Managing emotions mindfully Have you ever been told you were acting unreasonably or you blew things out of proportion? We are taught to express our happy feelings but at the same time we are told to suppress feelings of anger or sadness. From our childhood we are asked to stop crying and smile more, mostly …
how to reduce stress
“There is nothing either good or bad but thinking makes it so.”“The fault dear Brutus, is not in our stars, but in ourselves, that we are underlings.”William Shakespeare We have always been told that situations don’t define us, but what matters is our attitude towards the situation. So then, what is the difference between someone …
I feel so worried
I’m extremely sad today
I’m very very angry
A feeling is equal to some thoughts and a state of mind – is that it though? When you speak of sadness, anger, fear, despair what do you think these emotions really include? A lot of us mistakenly believe that emotions are just about some thoughts and the way one feels.
This understanding is hugely incomplete
Emotions have a big, big manifestation in the body too. In fact, the body is the seat of emotions.
With the busy lives that people lead, everyday routines do not have too much room for spontaneity. In that cramped room of “too many things to do/not enough time”, your natural urge to explore, to try something new or to just have fun hides in a corner, eagerly awaiting its turn. You let your roles and responsibilities limit you and thus, miss out on the rest of you! In this article, read about discovering this seemingly lost idea of “spontaneity”.
Your senses are your window to the world; you experience life through your senses. Yet, in your everyday routine, you remain busy in trying to make meaning of whatever you see, hear, smell, taste and touch. This is necessary and an essential part of survival! However, if you think about it, every sensory experience is so rich on its own.
Keeping this in mind, this blog describes a mindfulness exercise that involves paying attention to one sense at a time.
Thank you for reading, encouraging, and supporting us all along this year.
We think about you a lot when we decide what to write.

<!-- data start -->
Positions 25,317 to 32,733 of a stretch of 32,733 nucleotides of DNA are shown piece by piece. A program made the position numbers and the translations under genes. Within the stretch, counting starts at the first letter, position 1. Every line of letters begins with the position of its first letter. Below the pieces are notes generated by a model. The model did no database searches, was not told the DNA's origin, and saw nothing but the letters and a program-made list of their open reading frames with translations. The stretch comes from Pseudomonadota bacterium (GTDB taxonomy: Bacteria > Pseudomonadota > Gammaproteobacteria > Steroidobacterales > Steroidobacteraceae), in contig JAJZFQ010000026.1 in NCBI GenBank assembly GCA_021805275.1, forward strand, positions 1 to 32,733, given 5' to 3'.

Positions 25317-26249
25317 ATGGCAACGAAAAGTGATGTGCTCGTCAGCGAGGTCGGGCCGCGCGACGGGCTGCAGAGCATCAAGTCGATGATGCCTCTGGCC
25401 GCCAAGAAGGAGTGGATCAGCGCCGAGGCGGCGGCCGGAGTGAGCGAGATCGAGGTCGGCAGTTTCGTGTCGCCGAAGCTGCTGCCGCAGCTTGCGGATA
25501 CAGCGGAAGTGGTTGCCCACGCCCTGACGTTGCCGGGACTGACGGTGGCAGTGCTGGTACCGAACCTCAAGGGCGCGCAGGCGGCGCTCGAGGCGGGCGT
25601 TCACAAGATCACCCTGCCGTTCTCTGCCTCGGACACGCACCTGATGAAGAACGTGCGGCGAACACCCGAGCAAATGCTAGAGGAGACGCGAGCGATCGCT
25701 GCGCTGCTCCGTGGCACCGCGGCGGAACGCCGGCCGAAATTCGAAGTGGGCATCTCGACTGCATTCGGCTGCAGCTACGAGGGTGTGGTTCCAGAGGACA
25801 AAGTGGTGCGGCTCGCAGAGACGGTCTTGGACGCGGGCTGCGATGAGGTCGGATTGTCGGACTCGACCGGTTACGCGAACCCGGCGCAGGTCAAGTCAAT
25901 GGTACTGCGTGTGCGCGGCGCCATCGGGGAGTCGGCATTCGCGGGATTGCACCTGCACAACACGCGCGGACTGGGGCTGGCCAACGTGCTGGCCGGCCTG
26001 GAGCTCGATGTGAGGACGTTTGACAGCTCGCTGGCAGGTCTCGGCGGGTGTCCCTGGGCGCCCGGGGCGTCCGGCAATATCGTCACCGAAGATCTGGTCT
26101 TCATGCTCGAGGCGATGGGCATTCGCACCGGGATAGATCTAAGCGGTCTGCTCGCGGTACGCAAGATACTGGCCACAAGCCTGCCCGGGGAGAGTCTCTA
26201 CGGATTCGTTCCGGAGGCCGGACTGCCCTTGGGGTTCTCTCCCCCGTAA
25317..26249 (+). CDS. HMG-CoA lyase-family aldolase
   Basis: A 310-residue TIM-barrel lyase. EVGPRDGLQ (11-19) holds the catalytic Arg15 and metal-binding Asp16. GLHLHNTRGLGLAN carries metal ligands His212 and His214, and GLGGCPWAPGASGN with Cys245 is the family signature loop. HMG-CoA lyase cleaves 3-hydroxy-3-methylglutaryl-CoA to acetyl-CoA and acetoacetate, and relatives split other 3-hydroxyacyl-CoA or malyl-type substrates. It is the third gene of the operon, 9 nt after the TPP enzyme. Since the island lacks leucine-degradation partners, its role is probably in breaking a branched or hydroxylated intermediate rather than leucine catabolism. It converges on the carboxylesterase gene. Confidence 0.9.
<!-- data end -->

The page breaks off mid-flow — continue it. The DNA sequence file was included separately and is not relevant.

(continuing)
In a typical brainstorming session we try to raise and answer questions like: what are people looking for, what problems they need help with, what psychological difficulties are fostered by our environments today, in these changing times…
Imagine you are a ship. On a voyage. Swayed by gentle breeze or choppy waves everyday. You feel pulled back or pushed ahead. At times, you find it difficult to stay on course. Wouldn’t you want to have an anchor, to keep you steady?
If the ship is your mind, the breeze and waves are your thoughts which take you to the past and future… but what is the anchor??
The anchor is something that is with you all the time – it is the ‘present’
Discovering the Present through Mindfulness
Mindfulness means paying attention to the present, completely and fully. It is a moment-to-moment awareness of one’s experience, be it of what you see/hear/smell, or your breath or even your thoughts.
“My life is pathetic”
“Others are so much happier than I am!”
“I will never be able to make friends”
These are thoughts aren’t they? Often, we experience distress, anxiety, discomfort and a lot of pain because of our thoughts. We have a thought or a belief about something, which causes us stress.
In the course of life, our mind is flooded with thoughts. If you take even a minute to be aware of your mind, you will know just how active your mind really is. It is constantly evaluating, judging or making sense of events around it. Such is the nature of the mind. The mind as a faculty thinks and interprets events.
However, what happens when our thoughts begin to distress us? When this mental chatter begins weighing us down? For some of you, your mind thinks certain things over and over again. Or, it thinks in a certain way over and over. It keeps going on about how lonely or unwanted you are, or about how you are uncertain if you are heading in the right direction in life. How then can you deal with it?
“Maybe you could try to get something done by this week”,
“Maybe you’re trying too hard, you could do with a little bit of letting go”
“There may be a lot more options you haven’t explored”
“It would help if you would stop exploring more and more options and instead focus on one”
“Maybe you could reach out to your partner more”,
“Maybe you could detach a bit from your partner and work with yourself instead!”
Yes I’m quoting myself! What in the world am I trying to do contradicting myself all over???
You’ll soon know!
Going through pain in life is inevitable.
You know this. Oh yes, you often want to believe you can escape it by being “overly” careful. But deep inside… all of us know, we will go through pain!
An imperfect life scattered with pain, physical and emotional, makes you feel like life and people are unfair. When you are in pain, your mind says, “I deserve happiness, not yet another pain!” You work hard at your happiness, at work and at home. You try your best not to hurt others and to be steadfast and responsible.
Somehow, you still encounter pain and sorrow, sometimes right after a happy event.
You feel angry and dejected. You ask life, ‘why?’